Municipal authorities in the City of Johannesburg have warned thousands of defaulting residential property owners and businesses that they face blacklisting if they fail to settle their debts, which collectively amount to over R40 billion.

With a mounting municipal debt exceeding R52 billion, the city has launched aggressive credit control campaigns to tackle the issue head-on.

City CFO vows action on defaulting businesses and property owners

Tebogo Moraka, the Group Chief Financial Officer, emphasised the city’s commitment to recovering the outstanding funds, stating, “Business and domestic customers who perpetually default will soon be targeted by our specialised team as part of the City’s aggressive credit control campaign.”

Moraka highlighted that these efforts are essential as the city also has financial obligations to entities like Eskom and Rand Water.

Moraka outlined the criteria for potential blacklisting, indicating that customers with accounts in arrears for more than 61 days, who have repeatedly ignored communications and notices from the city, are at risk.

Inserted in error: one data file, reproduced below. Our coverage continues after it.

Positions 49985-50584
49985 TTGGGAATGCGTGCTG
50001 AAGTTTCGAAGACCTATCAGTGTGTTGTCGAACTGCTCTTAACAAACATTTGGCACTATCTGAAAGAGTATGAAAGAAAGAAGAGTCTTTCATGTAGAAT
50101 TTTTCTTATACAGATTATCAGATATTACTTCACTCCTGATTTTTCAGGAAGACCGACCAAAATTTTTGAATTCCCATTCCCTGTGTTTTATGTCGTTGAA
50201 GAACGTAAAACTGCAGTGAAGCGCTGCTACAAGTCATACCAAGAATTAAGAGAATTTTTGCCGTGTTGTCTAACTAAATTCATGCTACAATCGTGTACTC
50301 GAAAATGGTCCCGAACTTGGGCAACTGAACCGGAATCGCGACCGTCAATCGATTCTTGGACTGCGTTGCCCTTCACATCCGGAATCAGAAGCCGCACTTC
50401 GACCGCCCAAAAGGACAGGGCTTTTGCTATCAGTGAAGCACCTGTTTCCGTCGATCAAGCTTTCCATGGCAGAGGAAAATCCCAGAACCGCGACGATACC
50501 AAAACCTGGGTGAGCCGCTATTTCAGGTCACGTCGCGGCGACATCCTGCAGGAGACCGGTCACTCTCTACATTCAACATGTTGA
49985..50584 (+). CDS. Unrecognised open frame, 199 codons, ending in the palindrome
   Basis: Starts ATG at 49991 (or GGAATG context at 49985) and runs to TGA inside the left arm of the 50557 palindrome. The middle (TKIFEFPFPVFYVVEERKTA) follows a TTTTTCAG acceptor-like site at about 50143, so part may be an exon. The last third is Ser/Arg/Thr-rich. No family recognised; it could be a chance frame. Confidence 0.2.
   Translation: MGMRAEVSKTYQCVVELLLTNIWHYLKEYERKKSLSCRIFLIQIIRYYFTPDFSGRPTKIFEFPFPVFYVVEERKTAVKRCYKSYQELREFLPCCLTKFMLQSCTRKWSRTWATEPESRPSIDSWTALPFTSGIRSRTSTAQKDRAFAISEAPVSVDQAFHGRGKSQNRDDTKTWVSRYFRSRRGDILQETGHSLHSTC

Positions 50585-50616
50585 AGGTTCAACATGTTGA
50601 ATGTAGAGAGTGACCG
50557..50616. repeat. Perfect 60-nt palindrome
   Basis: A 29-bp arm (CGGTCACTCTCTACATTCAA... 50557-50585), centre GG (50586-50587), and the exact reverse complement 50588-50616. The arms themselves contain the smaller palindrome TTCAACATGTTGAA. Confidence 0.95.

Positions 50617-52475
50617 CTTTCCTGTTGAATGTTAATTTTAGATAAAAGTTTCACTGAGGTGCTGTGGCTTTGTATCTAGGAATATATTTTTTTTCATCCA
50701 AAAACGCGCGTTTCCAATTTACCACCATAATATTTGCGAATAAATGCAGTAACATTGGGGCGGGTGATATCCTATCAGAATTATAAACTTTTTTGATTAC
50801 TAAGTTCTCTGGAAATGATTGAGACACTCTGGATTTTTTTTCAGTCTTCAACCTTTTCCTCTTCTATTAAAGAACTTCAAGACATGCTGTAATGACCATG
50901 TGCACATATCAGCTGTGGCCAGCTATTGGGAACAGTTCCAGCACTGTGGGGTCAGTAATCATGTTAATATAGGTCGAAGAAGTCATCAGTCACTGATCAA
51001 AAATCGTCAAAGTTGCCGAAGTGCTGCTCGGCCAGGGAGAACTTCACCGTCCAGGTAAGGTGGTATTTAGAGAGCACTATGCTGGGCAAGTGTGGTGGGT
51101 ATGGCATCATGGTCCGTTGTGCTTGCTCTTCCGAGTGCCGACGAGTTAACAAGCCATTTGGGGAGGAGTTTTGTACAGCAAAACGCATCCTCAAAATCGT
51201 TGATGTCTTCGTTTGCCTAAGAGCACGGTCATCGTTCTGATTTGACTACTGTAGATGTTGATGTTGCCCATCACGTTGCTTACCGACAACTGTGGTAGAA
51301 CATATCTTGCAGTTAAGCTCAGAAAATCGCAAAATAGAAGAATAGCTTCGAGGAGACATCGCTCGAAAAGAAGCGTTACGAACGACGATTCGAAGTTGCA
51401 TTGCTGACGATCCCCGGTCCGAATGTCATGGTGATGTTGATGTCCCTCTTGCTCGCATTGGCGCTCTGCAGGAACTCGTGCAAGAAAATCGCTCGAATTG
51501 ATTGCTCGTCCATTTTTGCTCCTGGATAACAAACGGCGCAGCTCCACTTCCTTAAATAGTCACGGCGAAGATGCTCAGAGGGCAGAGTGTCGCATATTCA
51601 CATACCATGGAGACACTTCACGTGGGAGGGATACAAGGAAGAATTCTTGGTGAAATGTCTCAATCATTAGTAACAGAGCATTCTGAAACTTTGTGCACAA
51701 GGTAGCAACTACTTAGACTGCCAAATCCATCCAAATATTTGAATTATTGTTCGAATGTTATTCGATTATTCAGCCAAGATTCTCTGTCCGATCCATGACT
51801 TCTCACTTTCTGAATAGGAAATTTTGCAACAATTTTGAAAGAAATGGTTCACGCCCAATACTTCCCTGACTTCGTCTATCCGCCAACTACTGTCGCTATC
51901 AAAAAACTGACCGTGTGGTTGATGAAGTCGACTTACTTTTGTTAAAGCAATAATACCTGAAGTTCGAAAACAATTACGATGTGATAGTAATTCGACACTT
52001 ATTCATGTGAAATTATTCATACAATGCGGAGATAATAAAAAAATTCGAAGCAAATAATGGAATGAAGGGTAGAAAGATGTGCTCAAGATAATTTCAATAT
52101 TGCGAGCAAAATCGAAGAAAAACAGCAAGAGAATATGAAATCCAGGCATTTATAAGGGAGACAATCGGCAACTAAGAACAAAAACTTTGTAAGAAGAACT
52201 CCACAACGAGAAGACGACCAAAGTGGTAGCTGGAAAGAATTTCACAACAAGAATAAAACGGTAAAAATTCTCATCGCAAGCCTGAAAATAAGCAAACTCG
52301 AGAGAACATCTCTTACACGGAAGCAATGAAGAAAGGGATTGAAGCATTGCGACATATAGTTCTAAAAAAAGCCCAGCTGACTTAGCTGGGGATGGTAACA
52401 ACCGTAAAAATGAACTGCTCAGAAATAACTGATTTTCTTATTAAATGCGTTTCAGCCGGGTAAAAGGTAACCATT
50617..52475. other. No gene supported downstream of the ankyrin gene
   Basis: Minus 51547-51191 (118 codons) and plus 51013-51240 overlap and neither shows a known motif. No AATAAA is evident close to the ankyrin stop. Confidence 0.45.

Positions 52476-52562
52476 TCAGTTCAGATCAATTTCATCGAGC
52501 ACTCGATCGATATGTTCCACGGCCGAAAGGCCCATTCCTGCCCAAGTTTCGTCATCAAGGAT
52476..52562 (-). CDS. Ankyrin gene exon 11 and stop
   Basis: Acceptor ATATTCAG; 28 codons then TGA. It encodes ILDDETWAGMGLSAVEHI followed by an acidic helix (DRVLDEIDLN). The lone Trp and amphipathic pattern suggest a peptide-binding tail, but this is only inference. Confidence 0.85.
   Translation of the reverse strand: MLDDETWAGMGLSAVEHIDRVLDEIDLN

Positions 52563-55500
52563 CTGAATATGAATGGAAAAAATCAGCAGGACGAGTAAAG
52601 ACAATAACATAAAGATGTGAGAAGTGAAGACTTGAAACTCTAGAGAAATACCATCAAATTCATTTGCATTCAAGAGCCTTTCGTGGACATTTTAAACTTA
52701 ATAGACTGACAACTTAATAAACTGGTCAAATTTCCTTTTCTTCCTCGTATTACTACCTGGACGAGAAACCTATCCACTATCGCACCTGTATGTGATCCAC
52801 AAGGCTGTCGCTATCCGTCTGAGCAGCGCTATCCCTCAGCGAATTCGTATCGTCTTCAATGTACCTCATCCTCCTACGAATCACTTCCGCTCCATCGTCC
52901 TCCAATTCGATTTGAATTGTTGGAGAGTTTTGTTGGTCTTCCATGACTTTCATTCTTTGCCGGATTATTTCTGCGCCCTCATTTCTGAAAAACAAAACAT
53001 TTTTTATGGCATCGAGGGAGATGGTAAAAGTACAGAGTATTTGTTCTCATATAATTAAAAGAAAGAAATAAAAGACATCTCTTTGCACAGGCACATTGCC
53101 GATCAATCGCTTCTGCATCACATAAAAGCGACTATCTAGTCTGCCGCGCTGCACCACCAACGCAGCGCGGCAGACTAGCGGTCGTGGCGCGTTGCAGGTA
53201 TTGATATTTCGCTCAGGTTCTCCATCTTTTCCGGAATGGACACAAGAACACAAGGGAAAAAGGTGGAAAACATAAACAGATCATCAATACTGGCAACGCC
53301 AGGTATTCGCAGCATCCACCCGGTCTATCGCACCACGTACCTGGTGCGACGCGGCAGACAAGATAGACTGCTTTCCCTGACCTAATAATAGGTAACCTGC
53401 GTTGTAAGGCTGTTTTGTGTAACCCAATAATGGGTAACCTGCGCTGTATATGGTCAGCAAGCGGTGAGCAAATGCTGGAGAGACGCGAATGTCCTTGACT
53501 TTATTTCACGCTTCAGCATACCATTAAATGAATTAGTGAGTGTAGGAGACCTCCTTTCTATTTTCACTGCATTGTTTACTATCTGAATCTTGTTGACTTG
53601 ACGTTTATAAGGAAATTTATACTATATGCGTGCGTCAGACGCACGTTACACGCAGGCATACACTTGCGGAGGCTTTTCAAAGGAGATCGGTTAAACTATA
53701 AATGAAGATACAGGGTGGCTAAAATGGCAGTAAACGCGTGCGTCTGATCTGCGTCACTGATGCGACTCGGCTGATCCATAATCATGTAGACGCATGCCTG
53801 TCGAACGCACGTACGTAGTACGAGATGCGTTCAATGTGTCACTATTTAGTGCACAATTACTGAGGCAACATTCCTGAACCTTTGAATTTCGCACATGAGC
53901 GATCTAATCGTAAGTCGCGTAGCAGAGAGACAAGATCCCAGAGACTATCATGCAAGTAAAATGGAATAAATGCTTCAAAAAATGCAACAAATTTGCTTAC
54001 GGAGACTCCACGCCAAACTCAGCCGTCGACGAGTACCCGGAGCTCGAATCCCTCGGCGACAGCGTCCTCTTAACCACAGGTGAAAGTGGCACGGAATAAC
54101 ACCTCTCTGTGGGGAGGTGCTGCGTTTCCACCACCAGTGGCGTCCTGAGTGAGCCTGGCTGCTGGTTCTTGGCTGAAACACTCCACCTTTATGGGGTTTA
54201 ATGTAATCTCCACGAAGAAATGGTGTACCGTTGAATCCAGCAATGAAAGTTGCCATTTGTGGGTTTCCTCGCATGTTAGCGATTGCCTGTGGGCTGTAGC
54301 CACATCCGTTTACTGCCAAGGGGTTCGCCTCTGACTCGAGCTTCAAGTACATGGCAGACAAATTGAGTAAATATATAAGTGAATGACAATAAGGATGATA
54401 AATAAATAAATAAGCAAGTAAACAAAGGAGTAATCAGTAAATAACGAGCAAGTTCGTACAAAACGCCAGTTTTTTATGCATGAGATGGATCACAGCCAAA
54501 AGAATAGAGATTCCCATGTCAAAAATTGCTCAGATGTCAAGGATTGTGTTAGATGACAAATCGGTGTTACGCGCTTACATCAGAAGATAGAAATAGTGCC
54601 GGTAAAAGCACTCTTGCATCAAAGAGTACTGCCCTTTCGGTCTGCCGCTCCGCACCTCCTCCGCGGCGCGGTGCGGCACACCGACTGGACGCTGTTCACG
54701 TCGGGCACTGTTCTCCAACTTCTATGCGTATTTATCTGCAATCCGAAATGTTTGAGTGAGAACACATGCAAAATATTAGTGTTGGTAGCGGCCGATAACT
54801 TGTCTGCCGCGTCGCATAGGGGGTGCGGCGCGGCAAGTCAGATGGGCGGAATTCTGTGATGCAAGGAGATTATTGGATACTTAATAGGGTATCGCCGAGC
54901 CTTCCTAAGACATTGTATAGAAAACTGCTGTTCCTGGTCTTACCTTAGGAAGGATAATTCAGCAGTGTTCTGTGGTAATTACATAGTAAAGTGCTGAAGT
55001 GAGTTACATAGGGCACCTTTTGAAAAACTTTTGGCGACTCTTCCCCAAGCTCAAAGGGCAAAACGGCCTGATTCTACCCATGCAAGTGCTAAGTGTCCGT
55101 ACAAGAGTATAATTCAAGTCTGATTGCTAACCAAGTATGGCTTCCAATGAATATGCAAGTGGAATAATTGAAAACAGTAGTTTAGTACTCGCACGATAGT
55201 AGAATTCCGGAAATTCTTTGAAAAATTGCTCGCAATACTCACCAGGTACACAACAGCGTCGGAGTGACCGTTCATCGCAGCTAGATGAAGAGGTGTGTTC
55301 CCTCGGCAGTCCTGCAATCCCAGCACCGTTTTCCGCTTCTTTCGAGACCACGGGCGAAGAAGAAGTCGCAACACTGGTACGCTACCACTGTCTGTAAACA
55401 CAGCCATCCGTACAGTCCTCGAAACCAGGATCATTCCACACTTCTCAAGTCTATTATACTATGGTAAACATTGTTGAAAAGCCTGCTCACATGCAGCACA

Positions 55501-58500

He explained, “These customers are those who would have gone through all the City’s processes to get them to pay their debt but had simply ignored all communication from the City.”

The City of Johannesburg has established a Specialised Revenue Collection Team to focus specifically on recouping debts from defaulting payers.

The City has exhausted all other avenues before resorting to blacklisting

According to Moraka, customers who have failed to respond to previous warnings and notices will now face consequences. He emphasised that the city has exhausted all other avenues before resorting to blacklisting, including issuing pre-termination notices and final demand notices, as well as sending SMS reminders and making phone calls.

In addition to pursuing blacklisting, the city will take stringent action against illegal service connections, considering them a serious offense.

Moraka warned that those found guilty of illegal connections face criminal charges, hefty fines, and immediate disconnection of electricity and water services.

Acknowledging that some property owners may be struggling to service their accounts, Moraka urged them to approach the city to make payment arrangements and sign an acknowledgment of debt to avoid disconnection.



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